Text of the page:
New Delhi, Feb 26 (IANS) Tracing the rise of populist nationalism worldwide to the diminution of the community at a time of heightened economic worries, former RBI Governor Raghuram Rajan says that liberal “open-acess” values are under threat in India from the Hindu nationalist movement which taps into people’s desire to anchor themselves to tradition in a context of rapid change.
The local community is at the centre of Rajan’s latest book “The Third Pillar: How Markets and the State Leave the Community Behind”, published by HarperCollins India and released on Tuesday. It explores how globalisation and technological advancement have also produced a strong backlash of populist nationalism.
The community is the third pillar that has got left behind as the two other pillars – the state and the markets – scaled up and expanded their powers at the expense of the former, Rajan says.
“India, with its more pluralistic and open-access political system is better positioned for the community to create more separation between the state and the markets. Its weakest pillar is the state,” he writes.
“India also has a private sector that is still dependent on the state, which makes it a feeble constraint on it.
“India’s challenge in the years to come is not its democracy, which is probably the only way to keep a country with such varied communities together, but the need to strengthen state capacity and private sector independence.”
Given the plethora of languages, religions, castes and ethnicities, India needs a system that allows grievances to be expressed through democratic protest and dialogue, “rather than one that bottles them up so that they explode later”, he says.
The “Third Pillar” is a philosophical exploration of the imbalances between state, markets and local communities, and Rajan writes that wrong choices could derail human economic progress at this critical moment in history.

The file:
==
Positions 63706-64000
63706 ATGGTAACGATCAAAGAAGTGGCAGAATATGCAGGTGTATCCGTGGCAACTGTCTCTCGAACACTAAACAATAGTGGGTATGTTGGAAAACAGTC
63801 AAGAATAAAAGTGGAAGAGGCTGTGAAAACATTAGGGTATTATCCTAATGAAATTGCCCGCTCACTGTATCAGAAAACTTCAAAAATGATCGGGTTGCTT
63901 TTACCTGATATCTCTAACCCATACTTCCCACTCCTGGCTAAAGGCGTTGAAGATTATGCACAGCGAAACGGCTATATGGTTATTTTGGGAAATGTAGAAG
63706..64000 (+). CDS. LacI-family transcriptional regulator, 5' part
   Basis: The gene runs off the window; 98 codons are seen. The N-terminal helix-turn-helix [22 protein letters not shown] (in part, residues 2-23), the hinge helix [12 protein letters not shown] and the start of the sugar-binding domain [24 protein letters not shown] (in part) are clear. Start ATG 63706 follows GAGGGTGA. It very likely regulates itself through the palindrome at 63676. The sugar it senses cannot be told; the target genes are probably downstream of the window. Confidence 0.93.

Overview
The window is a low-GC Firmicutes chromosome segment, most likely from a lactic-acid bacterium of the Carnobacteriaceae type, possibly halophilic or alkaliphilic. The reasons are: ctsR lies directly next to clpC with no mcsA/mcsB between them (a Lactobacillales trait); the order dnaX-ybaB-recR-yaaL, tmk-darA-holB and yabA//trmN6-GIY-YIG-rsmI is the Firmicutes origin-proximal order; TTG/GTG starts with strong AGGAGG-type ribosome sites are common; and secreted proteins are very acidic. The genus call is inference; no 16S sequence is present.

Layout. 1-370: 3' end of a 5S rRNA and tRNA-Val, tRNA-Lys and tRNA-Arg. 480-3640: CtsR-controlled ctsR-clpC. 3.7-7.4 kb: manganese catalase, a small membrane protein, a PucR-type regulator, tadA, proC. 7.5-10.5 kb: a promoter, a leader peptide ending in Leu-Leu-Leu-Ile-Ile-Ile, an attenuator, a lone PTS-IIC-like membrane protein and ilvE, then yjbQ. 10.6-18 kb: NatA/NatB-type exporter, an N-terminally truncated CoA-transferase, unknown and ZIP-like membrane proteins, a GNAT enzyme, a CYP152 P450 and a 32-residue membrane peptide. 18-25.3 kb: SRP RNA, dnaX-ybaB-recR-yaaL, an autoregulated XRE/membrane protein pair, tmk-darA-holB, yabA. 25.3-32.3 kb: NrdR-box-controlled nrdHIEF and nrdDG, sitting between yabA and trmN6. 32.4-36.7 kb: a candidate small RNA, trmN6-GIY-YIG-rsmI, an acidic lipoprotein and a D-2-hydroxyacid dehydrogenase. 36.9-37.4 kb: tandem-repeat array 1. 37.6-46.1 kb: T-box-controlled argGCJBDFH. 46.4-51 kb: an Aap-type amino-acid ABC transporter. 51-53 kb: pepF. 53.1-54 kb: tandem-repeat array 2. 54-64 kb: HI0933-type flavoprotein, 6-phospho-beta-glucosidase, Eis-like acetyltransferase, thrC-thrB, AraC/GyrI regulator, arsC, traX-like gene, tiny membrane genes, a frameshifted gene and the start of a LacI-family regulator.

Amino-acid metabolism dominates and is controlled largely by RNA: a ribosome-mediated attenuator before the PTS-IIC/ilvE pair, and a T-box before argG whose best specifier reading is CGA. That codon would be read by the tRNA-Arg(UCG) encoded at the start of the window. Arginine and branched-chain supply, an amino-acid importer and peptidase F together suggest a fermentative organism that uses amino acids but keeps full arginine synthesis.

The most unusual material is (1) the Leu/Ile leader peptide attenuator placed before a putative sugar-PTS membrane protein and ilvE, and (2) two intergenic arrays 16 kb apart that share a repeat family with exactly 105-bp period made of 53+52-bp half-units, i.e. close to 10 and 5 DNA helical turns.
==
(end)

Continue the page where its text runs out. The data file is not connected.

Noting that the questions populist nationalists are raising are reasonable, the former Governor says that re-emergence of populist nationalism in the industrial West is based on economic worries.
The “primary source of worry” seems to be that moderately educated workers are rapidly losing or at the risk of losing good “middle class” employment, and this has grievous effects on them, their families and the communities they live in.
Rajan, currently a University of Chicago professor and one of whose earlier works predicted the 2008 global financial crisis, draws India’s parallel with China both of whom have large young migrant populations “yet to be integrated into solid new communities” who are ideal raw material for populist nationalists’ vision of a “cohesive nationalist community”.
“The Hindu nationalist movement tries to tap into such people’s desire to anchor themselves in tradition. It exploits the sense among the majority Hindu population that they have bent over backwards to appease minorities, especially Muslims.”
“The committed Hindu majoritarian leader,” Rajan says, “are a serious threat to a liberal tolerant innovative India.”
According to him, the lure of populist nationalists is that they propose simple solutions that don’t deal with the fundamental question, while populist nationalism in one country breeds populist nationalism in another, increasing the risk of conflict between countries.